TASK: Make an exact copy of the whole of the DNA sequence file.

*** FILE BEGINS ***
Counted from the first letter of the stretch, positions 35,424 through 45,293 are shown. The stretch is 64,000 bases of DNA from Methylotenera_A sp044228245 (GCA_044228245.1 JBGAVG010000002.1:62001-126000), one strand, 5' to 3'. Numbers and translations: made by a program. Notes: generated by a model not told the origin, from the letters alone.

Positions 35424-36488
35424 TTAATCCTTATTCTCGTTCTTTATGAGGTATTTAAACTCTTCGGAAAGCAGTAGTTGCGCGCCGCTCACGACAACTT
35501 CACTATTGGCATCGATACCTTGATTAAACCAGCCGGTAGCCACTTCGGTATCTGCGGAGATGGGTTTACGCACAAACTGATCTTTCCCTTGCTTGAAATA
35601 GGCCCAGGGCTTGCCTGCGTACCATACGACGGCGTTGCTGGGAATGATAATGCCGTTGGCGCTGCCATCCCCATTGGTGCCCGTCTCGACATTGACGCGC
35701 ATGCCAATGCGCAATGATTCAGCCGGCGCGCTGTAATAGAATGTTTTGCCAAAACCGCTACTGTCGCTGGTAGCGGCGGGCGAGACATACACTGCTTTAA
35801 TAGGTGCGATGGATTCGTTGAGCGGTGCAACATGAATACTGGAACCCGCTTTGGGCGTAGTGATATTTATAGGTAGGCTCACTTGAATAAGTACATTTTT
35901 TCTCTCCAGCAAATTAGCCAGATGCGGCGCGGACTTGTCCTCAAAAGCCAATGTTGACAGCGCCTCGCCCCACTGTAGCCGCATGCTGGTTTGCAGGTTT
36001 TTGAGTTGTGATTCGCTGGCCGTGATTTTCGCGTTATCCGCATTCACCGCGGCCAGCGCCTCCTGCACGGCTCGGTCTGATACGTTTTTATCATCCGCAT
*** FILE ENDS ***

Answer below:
Counted from the first letter of the stretch, positions 35,424 through 45,293 are shown. The stretch is 64,000 bases of DNA from Methylotenera_A sp044228245 (GCA_044228245.1 JBGAVG010000002.1:62001-126000), one strand, 5' to 3'. Numbers and translations: made by a program. Notes: generated by a model not told the origin, from the letters alone.

Positions 35424-36488
35424 TTAATCCTTATTCTCGTTCTTTATGAGGTATTTAAACTCTTCGGAAAGCAGTAGTTGCGCGCCGCTCACGACAACTT
35501 CACTATTGGCATCGATACCTTGATTAAACCAGCCGGTAGCCACTTCGGTATCTGCGGAGATGGGTTTACGCACAAACTGATCTTTCCCTTGCTTGAAATA
35601 GGCCCAGGGCTTGCCTGCGTACCATACGACGGCGTTGCTGGGAATGATAATGCCGTTGGCGCTGCCATCCCCATTGGTGCCCGTCTCGACATTGACGCGC
35701 ATGCCAATGCGCAATGATTCAGCCGGCGCGCTGTAATAGAATGTTTTGCCAAAACCGCTACTGTCGCTGGTAGCGGCGGGCGAGACATACACTGCTTTAA
35801 TAGGTGCGATGGATTCGTTGAGCGGTGCAACATGAATACTGGAACCCGCTTTGGGCGTAGTGATATTTATAGGTAGGCTCACTTGAATAAGTACATTTTT
35901 TCTCTCCAGCAAATTAGCCAGATGCGGCGCGGACTTGTCCTCAAAAGCCAATGTTGACAGCGCCTCGCCCCACTGTAGCCGCATGCTGGTTTGCAGGTTT
36001 TTGAGTTGTGATTCGCTGGCCGTGATTTTCGCGTTATCCGCATTCACCGCGGCCAGCGCCTCCTGCACGGCTCGGTCTGATACGTTTTTATCATCCGCAT